Academic journal article Texas International Law Journal

The United Nations Commission on International Trade Law's Transport Law Project: An Interim View of a Work in Progress

Academic journal article Texas International Law Journal

The United Nations Commission on International Trade Law's Transport Law Project: An Interim View of a Work in Progress

Article excerpt

I. INTRODUCTION

Over the years, the United Nations Commission on International Trade Law (UNCITRAL) has had some remarkable successes, such as the Vienna Sales Convention' and the Model Law on International Commercial Arbitration.2 It has also had some disappointments. Twenty-five years ago, UNCITRAL completed the U.N. Convention on the Carriage of Goods by Sea3 (commonly known as the "Hamburg Rules").4 Although the convention entered into force in 1992 and almost thirty nations are now parties,5 the major commercial and maritime powers have not adopted the Hamburg Rules (and do not appear likely to do so). The contracting states represent only a small proportion of international trade. Indeed, over a third of the parties to the Hamburg Rules are land-locked.6 Despite having entered into force, this convention is one of UNCITRAL's disappointments because it has not achieved the level of uniformity that existed immediately before World War II under a 1924 convention popularly known as the "Hague Rules,"7 nor has it displaced the "Hague-Visby Rules"-the Hague Rules as amended8 by the 1968 "Visby Protocol"9-as the dominant convention for the international carriage of goods by sea.10

In the meantime, the Hague-Visby Rules, despite their widespread applicability, do not satisfactorily meet the world's needs for a modem, uniform" law on the subject. Most obviously, they are dated.12 The Visby Protocol itself is thirty-five years old (ten years older than the Hamburg Rules), and it amended the Hague Rules only in limited respects. The core of the Hague-Visby Rules remains the 1924 Hague Rules, which were not particularly "modern" even in the 1920s. The Hague Rules were substantially based on a 1910 Canadian statute13 that was modeled on the 1893 Harter Act,14 which was passed to address problems that began to arise at the beginning of the steam era.15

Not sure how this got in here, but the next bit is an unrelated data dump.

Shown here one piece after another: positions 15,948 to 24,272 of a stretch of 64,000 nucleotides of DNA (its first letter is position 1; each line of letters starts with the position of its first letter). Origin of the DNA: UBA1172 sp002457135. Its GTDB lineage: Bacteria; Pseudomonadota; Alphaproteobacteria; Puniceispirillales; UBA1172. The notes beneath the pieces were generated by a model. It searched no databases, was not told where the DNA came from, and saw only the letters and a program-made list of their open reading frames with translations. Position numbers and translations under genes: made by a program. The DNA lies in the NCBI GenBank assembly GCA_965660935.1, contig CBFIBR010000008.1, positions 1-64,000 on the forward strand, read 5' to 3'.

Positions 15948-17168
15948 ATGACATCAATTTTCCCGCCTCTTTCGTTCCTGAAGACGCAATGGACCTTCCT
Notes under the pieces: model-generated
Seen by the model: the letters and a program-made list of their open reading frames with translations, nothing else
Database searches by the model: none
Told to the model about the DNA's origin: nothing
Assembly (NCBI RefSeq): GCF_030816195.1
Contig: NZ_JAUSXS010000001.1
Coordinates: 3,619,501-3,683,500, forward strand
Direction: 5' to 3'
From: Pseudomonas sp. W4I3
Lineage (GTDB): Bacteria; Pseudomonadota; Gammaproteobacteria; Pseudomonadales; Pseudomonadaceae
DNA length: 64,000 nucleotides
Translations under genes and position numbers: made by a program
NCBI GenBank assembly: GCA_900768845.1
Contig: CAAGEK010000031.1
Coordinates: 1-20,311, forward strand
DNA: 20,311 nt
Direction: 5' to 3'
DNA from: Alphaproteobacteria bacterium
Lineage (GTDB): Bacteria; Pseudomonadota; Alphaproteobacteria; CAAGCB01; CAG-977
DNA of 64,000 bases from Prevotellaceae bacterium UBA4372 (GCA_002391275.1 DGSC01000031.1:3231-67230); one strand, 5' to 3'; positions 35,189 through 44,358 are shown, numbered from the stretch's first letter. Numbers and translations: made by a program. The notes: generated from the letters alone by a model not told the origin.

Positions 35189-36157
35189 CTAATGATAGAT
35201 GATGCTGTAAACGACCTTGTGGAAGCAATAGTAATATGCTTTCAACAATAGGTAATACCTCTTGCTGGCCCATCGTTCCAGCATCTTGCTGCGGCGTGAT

Moreover, the Hague-Visby Rules do not provide sufficient uniformity. Although they offer the most popular liability regime, important parts of international trade are simply not covered. The United States, whose international trade represents close to a quarter of the world's total, continues to adhere to its Carriage of Goods by Sea Act (COGSA),17 a 1936 enactment of the original Hague Rules.18 China, with roughly a quarter of the world's population and a steadily increasing proportion of its trade, operates under a Maritime Code19 that combines selected elements from the Hague-Visby and Hamburg Rules with unique Chinese provisions.20 Even a number of Hague-Visby parties have adopted nonuniform variations of the international convention, thus further undermining international uniformity.21

In view of this confused international situation, which practically all observers find unsatisfactory, UNCITRAL has reentered the field in an attempt to find an acceptable solution. This new UNCITRAL project, however, seeks not simply a new convention to replace the Hague, Hague-Visby, and Hamburg Rules. Its goal is a much broader instrument that will not only unify the law on liability issues but also bring uniformity to aspects of transport law that have never been addressed by international agreements. It is an ambitious project, and a great deal of work still needs to be done before we will know how a number of key issues will be resolved.

This article is designed to introduce the new project, identify some of the issues that are most likely to raise questions or be controversial, discuss the context in which these issues arise, and outline some possible solutions.

3 II. BACKGROUND

A. Rationale for the New Project

Many factors have combined to persuade UNCITRAL of the value of embarking on this new project. Commentators have frequently noted the breakdown in uniformity of the law governing an ocean carrier's liability for cargo loss or damage22 as different nations have adopted different international conventions, or domestic variations on these conventions. …

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